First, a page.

Rising interest rates and prolonged economic uncertainty have dimmed investor enthusiasm for hospitality assets in Asia Pacific with investment in the sector projected to drop by 14 percent to $10.1 billion this year, according to a recent report by JLL.
Despite recovering revenues from hotel operations, valuations have also declined as assets have traded at an average price of $291,600 per key so far this year, which was down 21 percent from the $368,900 level a year ago.
With investment activity having stayed quiet this year, JLL expects the market to remain muted in 2024 as heightened macro uncertainties keep investors on the sidelines, although the consultancy expressed confidence that revenues will continue to recover as they now close in on pre-pandemic levels in the region.
Japan Draws Foreign Capital
Reaching even 86 percent of 2022’s level of investment in hospitality assets will require a dramatic finish to this year with trades of hotels across Asia Pacific having plunged 40 percent to $5.9 billion across 130 transactions in the 10 months through October, the agency’s data shows, compared to the 168 deals worth $9.8 billion in the same period last year.
A consortium of Singapore’s SC Capital Partners, Goldman Sachs Asset Management and the Abu Dhabi Investment Authority made Asia Pacific’s biggest hospitality acquisition so far this year when it acquired a $900 million portfolio of Japanese resort hotels from Daiwa House Industry in July.
Japan was the busiest in the region with $2.2 billion in hotel transactions in the first 10 months of the year, with foreign investors playing a major role.
In March KKR and Gaw Capital Partners agreed to acquire the Hyatt Regency Shinjuku in Tokyo for around $500 million with that deal coming after BentallGreenOak purchased the Rihga Royal Osaka hotel in January for $385 million.
Bargain Hunting in China
China has been the second busiest hotel market in the region this year with $1.3 billion worth of transactions as of end-October, which was down by nearly 25 percent compared to a year earlier.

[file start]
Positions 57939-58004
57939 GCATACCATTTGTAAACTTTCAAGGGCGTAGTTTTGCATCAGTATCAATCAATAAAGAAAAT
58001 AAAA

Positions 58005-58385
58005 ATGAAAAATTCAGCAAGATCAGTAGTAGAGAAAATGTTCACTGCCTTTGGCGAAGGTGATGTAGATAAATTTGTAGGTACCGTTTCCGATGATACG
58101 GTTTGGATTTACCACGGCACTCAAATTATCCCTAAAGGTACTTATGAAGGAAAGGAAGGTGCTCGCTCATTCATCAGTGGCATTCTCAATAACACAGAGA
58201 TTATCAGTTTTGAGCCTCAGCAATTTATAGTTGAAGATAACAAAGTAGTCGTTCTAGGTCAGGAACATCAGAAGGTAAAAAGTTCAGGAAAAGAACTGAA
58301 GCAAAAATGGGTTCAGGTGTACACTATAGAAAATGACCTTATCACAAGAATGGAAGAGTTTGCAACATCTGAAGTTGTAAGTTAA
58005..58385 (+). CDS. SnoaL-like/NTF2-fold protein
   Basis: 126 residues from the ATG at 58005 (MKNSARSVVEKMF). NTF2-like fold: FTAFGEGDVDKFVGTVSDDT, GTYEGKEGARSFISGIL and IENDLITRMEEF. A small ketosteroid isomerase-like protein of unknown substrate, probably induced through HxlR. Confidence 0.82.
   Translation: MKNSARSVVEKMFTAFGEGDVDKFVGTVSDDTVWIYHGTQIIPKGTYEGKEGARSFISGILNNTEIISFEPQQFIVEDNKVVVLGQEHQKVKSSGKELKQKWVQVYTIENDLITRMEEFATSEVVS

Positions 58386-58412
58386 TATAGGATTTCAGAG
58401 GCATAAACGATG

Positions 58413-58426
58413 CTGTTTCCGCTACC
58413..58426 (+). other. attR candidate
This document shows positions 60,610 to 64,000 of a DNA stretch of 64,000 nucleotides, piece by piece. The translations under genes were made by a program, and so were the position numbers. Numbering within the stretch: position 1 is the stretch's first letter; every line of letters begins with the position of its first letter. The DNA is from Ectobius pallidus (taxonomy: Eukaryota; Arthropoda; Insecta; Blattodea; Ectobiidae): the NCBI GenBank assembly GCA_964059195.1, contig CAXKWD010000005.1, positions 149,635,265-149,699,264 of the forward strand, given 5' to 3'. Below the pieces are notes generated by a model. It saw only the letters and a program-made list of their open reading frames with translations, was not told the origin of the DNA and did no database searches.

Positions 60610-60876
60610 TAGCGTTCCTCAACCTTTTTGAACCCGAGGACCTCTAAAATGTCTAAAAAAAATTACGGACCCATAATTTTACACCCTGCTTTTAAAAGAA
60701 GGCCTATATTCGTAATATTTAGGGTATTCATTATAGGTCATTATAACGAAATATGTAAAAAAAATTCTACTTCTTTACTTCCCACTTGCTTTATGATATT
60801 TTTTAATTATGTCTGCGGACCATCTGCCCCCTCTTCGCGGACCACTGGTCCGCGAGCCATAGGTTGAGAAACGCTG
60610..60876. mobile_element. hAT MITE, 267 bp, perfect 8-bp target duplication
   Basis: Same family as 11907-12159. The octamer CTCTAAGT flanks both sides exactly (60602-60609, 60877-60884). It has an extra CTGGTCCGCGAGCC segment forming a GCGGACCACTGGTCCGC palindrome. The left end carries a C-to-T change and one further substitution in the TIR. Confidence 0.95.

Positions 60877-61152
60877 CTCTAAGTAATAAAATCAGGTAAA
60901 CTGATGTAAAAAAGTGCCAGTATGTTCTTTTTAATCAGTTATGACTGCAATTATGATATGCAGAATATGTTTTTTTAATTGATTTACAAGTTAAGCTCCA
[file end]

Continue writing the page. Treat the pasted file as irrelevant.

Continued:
JLL noted that 70 percent of China hotel transactions involved sales of distressed assets in second tier cities while institutional investors are showing interest in acquiring hotel properties in the mainland’s largest urban hubs for conversion into rental apartments.
The third largest hotel deal across Asia Pacific this year was China Tourism Group purchasing the 546-key Kimberley Hotel in Tsim Sha Tsui for HK$3.4 billion ($433 million) from China Cinda Asset Management.
From January through September, the average revenue per available room (RevPAR) – a key top line metric in the industry – reached 95 percent of 2019 levels across the region, with some markets, including Japan and Singapore, already outpacing pre-pandemic levels.
Average daily rates (ADR) for hotels in the region have also bounced back, particularly in Japan, where luxury properties this year have exceeded 2019 pricing by around 30 to 40 percent.
Despite that performance, JLL expects investment activity in hotels across the region will grow by just 3 percent next year to reach $10.4 billion.
Japan will likely remain the hottest investment destination in the region, with hotel transactions in the country projected to climb to $3 billion in 2024. China is pegged to finish second next year with investment activity at around $2.1 billion, followed by Australia and South Korea where hotel deals are estimated to cross the $1 billion mark in each market.
In the long term, Ercan expects hotels in Asia Pacific to maintain their appeal with investors due to strong performance in the sector and robust travel demand in the region.
“While ongoing macroeconomic volatility has suppressed short-term hotel investment volumes, fundamental performance continues to accelerate,” he said. “Looking to the balance of 2023 and 2024 ahead, there are more tailwinds than headwinds including a levelling of interest rates, high amounts of impending debt maturity and substantial levels of dry powder capital, which will influence investment decisions.”